Phenotype-based screening can identify small molecules that elicit a desired cellular response, but additional approaches are required to characterize their targets and mechanisms of action. Here, we show that a compound termed LCS3, which selectively impairs the growth of human lung adenocarcinoma (LUAD) cells, induces oxidative stress. To identify the target that mediates this effect, we use thermal proteome profiling (TPP) and uncover the disulfide reductases GSR and TXNRD1 as targets. We confirm through enzymatic assays that LCS3 inhibits disulfide reductase activity through a reversible, uncompetitive mechanism. Further, we demonstrate that LCS3-sensitive LUAD cells are sensitive to the synergistic inhibition of glutathione and thioredoxin pathways. Lastly, a genome-wide CRISPR knockout screen identifies NQO1 loss as a mechanism of LCS3 resistance. This work highlights the ability of TPP to uncover targets of small molecules identified by high-throughput screens and demonstrates the potential therapeutic utility of inhibiting disulfide reductases in LUAD.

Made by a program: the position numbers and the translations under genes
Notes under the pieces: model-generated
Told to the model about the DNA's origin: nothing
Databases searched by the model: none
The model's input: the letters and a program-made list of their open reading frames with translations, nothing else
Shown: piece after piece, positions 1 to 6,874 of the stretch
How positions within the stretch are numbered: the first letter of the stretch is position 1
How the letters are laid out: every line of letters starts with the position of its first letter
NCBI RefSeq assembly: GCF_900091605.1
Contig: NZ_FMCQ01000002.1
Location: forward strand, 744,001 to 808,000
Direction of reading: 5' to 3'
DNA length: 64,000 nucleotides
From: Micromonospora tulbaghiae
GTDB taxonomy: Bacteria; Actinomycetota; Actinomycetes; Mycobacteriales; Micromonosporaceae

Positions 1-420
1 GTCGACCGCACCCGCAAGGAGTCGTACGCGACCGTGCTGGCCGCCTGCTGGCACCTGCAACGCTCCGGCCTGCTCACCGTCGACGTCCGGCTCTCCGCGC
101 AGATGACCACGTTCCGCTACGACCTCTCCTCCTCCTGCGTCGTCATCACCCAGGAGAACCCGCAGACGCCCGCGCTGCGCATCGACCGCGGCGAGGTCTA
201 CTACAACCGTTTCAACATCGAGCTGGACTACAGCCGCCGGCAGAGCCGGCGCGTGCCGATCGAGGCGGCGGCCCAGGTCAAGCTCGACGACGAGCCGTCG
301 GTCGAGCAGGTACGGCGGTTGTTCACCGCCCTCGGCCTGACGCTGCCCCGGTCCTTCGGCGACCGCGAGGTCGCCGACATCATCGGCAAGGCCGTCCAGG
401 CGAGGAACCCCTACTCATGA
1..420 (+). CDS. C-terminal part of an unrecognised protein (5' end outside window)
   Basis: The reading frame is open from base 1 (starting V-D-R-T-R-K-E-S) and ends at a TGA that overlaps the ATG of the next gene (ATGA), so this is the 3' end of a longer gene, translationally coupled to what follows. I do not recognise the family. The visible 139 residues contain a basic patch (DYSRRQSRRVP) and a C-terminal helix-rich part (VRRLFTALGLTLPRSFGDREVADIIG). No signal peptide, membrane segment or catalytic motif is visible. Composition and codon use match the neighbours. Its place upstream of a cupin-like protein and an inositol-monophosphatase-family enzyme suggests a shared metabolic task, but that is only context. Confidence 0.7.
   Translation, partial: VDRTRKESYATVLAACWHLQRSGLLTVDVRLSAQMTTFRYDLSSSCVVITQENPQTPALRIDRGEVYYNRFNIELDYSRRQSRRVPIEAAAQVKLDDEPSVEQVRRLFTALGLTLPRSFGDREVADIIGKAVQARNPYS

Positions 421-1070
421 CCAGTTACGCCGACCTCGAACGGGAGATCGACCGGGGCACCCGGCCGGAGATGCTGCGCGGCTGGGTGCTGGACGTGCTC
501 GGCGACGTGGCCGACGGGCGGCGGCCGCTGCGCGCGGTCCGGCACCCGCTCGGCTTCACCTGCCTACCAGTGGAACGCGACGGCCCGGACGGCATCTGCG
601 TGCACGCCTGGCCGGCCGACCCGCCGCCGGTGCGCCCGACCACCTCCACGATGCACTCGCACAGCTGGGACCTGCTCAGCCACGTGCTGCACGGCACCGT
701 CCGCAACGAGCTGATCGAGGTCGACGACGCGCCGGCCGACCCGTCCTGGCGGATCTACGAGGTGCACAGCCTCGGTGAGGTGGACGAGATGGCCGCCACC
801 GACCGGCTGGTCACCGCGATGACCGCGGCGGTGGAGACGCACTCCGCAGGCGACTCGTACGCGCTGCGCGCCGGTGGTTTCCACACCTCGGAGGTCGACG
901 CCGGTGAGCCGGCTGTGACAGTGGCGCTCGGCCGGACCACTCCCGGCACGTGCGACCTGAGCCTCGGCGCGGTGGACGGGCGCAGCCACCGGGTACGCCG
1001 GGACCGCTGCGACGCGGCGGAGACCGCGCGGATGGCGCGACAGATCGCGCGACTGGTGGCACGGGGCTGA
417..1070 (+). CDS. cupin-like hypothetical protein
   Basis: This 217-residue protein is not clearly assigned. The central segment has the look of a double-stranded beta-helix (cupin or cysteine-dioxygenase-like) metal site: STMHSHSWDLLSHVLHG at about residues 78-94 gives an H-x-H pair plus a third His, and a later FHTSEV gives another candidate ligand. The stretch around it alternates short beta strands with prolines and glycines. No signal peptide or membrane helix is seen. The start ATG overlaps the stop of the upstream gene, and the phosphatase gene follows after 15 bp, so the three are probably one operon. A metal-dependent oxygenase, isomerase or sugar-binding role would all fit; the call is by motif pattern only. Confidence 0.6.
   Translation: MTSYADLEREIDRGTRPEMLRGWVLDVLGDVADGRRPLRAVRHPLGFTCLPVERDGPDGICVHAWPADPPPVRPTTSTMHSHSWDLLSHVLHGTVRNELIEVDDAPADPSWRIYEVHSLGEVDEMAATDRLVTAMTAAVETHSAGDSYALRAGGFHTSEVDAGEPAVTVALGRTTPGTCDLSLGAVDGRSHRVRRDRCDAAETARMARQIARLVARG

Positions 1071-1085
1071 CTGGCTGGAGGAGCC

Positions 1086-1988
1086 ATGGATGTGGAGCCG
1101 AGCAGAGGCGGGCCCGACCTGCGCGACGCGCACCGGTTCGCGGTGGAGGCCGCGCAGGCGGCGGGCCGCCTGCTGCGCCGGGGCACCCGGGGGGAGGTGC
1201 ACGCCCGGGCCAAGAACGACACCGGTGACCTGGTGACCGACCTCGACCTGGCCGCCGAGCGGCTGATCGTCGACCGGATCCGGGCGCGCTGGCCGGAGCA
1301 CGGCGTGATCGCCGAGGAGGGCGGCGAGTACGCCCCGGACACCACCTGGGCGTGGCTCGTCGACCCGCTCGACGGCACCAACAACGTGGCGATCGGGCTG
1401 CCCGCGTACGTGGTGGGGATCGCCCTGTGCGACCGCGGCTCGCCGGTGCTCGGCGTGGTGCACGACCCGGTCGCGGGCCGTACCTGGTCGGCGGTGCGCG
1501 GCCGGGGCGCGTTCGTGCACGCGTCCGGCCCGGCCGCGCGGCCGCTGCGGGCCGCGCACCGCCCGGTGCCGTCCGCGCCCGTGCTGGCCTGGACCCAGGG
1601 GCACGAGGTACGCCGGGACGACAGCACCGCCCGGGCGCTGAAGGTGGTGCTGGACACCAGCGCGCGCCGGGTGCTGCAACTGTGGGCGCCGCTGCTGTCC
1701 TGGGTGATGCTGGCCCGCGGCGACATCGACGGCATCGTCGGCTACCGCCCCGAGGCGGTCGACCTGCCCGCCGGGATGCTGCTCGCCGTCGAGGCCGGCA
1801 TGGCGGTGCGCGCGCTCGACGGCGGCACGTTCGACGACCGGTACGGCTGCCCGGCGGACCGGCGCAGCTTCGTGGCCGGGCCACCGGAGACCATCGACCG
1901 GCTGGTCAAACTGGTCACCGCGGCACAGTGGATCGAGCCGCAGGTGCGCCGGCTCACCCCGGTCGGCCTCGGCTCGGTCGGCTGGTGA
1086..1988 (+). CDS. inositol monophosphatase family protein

Keywords: glutathione; lung cancer; reactive oxygen species; redox homeostasis; small molecule screen; thermal proteome profiling; thioredoxin.
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